TC-2 Chunks

The type checking rules of Tiger, or rather its binding rules, justify the contrived parsing of declarations. This is why this section uses -b/--bindings-compute, implemented later (see TC-3, Bindings).

In Tiger, to support recursive types and functions, continuous declarations of functions and continuous declarations of types are considered “simultaneously”. For instance in the following program, foo and bar are visible in each other’s scope, and therefore the following program is correct wrt type checking.

foo-bar.tig
let
  function foo() : int = bar()
  function bar() : int = foo()
in
  0
end
tc -b foo-bar.tig
$ tc -b foo-bar.tig

$ echo $?
0

In the following sample, because bar is not declared in the same bunch of declarations, it is not visible during the declaration of foo. The program is invalid.

foo-stop-bar.tig
let
  function foo() : int = bar()
  var stop := 0
  function bar() : int = foo()
in
  0
end
tc -b foo-stop-bar.tig
$ tc -b foo-stop-bar.tig
foo-stop-bar.tig:2.26-30: undeclared function: bar
$ echo $?
4

The same applies to types.

We shall name chunk a continuous series of type or function declaration.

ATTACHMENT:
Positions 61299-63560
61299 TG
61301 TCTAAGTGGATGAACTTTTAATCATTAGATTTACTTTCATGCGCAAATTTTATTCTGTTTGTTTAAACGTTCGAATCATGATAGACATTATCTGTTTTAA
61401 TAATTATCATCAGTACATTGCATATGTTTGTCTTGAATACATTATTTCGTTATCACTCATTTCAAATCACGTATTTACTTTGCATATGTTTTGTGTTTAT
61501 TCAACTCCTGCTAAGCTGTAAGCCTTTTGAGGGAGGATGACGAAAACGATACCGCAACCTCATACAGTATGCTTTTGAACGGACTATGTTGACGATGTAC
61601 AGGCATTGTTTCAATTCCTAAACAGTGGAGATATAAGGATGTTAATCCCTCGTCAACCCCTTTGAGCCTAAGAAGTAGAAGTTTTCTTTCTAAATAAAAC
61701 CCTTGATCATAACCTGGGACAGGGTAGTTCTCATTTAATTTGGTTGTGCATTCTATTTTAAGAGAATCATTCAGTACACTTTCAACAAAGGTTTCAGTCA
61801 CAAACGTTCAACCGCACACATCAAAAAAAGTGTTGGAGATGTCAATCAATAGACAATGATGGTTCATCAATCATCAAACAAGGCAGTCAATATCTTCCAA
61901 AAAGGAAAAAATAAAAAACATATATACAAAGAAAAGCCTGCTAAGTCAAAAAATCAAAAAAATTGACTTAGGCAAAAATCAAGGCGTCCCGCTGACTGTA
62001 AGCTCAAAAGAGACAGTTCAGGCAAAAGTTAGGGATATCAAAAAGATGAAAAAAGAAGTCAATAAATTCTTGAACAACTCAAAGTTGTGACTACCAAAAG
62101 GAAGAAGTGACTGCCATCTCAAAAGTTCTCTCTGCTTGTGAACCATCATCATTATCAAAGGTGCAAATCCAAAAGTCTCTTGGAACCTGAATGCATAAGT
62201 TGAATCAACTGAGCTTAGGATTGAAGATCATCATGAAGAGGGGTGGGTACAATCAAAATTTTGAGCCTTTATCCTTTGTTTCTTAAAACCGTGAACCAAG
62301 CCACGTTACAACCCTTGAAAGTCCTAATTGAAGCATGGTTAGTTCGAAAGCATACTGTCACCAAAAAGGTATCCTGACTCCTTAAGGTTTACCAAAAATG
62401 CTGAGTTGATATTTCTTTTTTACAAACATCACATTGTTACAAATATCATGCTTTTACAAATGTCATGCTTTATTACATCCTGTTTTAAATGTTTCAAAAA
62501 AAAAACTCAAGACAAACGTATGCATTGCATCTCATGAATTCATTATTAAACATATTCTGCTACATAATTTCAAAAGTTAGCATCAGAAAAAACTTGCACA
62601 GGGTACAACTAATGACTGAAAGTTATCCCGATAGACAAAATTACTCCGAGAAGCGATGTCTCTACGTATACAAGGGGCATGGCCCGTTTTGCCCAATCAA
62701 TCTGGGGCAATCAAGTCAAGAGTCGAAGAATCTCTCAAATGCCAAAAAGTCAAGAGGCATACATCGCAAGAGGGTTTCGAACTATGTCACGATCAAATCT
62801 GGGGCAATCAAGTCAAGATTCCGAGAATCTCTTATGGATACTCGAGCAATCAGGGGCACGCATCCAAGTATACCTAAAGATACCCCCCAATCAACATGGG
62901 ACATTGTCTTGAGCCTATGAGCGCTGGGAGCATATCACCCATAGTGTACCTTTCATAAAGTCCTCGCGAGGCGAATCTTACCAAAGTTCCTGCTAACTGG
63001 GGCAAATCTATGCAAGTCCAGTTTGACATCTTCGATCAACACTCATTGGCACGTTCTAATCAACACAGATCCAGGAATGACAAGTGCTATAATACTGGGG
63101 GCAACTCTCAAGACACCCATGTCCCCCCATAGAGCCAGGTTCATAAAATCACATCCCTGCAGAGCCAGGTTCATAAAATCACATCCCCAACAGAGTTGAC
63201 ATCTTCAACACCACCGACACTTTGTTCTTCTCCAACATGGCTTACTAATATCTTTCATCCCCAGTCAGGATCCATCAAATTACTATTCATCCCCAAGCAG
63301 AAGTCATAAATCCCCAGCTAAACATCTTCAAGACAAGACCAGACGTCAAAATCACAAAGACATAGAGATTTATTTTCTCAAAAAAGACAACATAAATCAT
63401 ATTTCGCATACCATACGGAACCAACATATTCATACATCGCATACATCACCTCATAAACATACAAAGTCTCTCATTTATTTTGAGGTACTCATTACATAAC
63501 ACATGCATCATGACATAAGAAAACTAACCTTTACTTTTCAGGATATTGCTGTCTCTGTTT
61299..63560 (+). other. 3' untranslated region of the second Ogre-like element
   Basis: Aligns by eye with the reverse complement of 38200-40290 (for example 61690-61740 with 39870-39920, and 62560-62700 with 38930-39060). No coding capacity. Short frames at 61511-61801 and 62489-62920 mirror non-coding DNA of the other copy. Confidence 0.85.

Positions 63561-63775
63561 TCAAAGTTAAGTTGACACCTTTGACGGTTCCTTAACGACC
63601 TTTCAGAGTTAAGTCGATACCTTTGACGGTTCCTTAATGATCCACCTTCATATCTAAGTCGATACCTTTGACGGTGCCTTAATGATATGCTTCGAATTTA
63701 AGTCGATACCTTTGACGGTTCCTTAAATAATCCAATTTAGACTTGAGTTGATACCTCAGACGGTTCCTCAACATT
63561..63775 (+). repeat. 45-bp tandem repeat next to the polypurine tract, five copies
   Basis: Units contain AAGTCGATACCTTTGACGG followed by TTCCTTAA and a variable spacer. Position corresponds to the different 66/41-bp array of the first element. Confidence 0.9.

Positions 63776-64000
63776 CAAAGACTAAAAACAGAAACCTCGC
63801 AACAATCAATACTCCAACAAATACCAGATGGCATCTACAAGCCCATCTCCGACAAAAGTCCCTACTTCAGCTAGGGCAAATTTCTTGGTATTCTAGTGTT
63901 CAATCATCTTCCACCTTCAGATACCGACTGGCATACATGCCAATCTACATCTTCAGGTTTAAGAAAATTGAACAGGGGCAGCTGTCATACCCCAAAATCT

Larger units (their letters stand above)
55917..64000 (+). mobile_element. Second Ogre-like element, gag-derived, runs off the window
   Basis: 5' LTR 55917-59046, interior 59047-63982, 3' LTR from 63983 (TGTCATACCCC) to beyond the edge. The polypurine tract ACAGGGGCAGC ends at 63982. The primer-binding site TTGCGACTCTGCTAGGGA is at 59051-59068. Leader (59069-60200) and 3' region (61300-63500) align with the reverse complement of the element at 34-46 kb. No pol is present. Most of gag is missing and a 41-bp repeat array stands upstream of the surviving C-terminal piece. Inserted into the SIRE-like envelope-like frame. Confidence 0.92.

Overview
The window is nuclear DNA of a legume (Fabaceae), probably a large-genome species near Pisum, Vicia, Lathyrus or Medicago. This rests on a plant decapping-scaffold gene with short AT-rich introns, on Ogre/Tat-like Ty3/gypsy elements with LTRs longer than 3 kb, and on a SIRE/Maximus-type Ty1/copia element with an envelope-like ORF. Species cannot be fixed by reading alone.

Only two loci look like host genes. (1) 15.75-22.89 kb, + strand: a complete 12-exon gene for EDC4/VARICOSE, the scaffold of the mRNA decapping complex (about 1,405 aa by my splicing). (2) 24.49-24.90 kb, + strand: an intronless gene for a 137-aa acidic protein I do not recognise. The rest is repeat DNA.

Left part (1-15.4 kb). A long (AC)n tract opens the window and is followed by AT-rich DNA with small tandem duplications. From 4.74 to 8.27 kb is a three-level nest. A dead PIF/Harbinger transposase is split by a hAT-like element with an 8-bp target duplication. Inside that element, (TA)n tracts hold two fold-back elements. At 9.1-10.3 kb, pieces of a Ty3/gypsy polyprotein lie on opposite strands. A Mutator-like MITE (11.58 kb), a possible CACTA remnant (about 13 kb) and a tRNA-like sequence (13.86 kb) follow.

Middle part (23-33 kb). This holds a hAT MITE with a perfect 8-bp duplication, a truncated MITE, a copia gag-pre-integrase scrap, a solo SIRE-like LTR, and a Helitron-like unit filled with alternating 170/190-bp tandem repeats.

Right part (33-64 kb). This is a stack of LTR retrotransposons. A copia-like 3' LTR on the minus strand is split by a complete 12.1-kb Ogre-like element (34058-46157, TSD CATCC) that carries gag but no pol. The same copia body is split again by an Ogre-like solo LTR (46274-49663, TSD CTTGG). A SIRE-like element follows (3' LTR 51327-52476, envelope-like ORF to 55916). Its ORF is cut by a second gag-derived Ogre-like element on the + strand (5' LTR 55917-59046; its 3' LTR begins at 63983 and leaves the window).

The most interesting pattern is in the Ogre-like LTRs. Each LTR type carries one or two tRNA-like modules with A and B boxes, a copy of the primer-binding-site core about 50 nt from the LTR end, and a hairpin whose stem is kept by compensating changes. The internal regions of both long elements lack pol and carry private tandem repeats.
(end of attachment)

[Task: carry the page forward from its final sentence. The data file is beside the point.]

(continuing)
A single name cannot be defined more than once in a chunk.

fbfsb.tig
let
  function foo() : int = 0
  function bar() : int = 1
  function foo() : int = 2
  var stop := 0
  function bar() : int = 3
in
  0
end
tc -b fbfsb.tig
$ tc -b fbfsb.tig
fbfsb.tig:4.3-26: redefinition: foo
fbfsb.tig:2.3-26: first definition
$ echo $?
4

It behaves exactly as if chunks were part of embedded let in end, i.e. as if the previous program was syntactic sugar for the following one (in fact, Tiger 2006 used to desugar it that way).

fbfsb-desugared.tig
let
  function foo() : int = 0
  function bar() : int = 1
in
  let
    function foo() : int = 2
  in
    let
      var stop := 0
    in
      let
        function bar() : int = 3
      in
        0
      end
    end
  end
end

Given the type checking rules for variables, whose definitions cannot be recursive, chunks of variable declarations are reduced to a single variable.